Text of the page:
Abigail’s research focuses on the study of musical performance, examining it from historical and cognitive perspectives, with a special interest in exploring ways to apply the insights gained in performance. Her research interests include: 20th century changes in performance style, with a focus on the French School of flute playing, expressivity in performance, and historical recordings as an inspirational source.
Abigail received her PhD from King’s College London. Entitled Landmarks in Flute Performance Style on Record 1900-1950, it is an examination of the changes in flute performance style in 78rpm recordings, focusing on tone qualities and expressivity in performance (abstract below). The research was awarded the AVI Fellowship and the Edison Fellowship of the British Library Sound Archive. Abigail conducted workshops at the Royal College of Music (2011) and King’s College, London (2010, 2011). She presented papers at the Grove Forum, Royal College of Music (2011); CMPCP Performance Studies Network International Conference, Cambridge (2011); Directions in Musical Research seminar, Institute of Musical Research, London University (2011); Centre for Cognition, Computation and Culture, Goldsmiths College (2011); School of Music, University of Leeds (2010); the Israel Musicological Society Conference (2010); the Performa Conference, Aveiro, Portugal (2009); Orpheus Institute, Belgium (2009); Saul Seminar, British Library (2009); ASH Colloquia, Clare Hall, Cambridge (2008); and the CHARM/RMA Annual Conference (2007).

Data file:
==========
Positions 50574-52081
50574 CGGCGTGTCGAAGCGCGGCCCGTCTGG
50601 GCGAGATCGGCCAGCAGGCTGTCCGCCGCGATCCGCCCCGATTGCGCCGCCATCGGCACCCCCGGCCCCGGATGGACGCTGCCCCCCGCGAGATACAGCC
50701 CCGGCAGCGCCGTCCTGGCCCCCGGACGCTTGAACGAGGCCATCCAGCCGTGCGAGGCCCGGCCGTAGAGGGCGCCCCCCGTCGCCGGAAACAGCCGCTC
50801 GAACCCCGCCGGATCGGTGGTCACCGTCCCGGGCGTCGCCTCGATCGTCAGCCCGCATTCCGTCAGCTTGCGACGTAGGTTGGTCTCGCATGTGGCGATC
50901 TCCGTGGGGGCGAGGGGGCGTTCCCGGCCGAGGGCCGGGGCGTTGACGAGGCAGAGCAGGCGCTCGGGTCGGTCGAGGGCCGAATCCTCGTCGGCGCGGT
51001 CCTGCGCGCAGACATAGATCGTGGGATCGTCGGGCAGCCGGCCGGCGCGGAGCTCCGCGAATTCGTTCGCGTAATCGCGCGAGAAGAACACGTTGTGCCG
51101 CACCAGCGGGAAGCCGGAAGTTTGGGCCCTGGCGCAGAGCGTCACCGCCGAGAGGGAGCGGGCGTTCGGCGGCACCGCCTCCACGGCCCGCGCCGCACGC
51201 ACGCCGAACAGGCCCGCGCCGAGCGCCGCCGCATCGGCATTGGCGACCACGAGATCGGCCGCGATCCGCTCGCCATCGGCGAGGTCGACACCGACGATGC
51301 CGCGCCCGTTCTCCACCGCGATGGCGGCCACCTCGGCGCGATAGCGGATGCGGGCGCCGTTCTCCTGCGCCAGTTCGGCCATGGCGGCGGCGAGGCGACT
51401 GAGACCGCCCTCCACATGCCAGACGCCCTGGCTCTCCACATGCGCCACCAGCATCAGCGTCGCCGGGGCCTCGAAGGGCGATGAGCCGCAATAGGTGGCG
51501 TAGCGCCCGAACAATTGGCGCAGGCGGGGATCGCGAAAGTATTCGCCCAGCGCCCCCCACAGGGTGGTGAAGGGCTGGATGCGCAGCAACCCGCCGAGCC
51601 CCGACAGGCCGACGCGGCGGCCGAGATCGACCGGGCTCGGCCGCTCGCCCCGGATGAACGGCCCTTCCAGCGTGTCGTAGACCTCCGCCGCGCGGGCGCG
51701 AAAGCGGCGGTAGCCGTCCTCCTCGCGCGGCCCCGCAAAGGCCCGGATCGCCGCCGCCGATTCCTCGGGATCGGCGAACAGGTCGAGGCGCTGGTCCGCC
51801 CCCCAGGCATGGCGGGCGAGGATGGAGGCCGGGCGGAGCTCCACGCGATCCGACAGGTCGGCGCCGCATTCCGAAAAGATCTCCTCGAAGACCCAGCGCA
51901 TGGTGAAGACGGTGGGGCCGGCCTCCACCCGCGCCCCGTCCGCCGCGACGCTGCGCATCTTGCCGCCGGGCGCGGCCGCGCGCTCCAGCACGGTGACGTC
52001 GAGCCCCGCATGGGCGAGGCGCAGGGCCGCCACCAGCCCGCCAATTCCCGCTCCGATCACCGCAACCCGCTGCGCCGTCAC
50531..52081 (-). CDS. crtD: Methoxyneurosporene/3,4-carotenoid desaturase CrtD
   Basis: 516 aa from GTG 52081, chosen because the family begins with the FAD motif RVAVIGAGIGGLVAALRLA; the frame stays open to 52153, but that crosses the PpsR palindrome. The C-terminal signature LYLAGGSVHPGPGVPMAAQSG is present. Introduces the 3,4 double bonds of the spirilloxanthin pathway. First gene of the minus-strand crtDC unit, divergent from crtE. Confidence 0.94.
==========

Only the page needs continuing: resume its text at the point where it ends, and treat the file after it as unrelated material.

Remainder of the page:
Before taking the MPhil/PhD course at King's College London, Abigail completed, with distinction (summa cum laude), an individual interdisciplinary M.A. programme at the Hebrew University in Jerusalem, focusing on the fin de siecle interrelationships between music and other arts. Her thesis ‘Painting and Expression in Sound: Expressionistic Symbolism in Schoenberg’s Pierrot Lunaire’ examines the ways in which Schoenberg’s Pierrot Lunnaire acts as a meeting point between French Symbolism and German Expressionism, and explores the ways in which visual, symbolic and psychological elements in the text turn into auditory metaphors.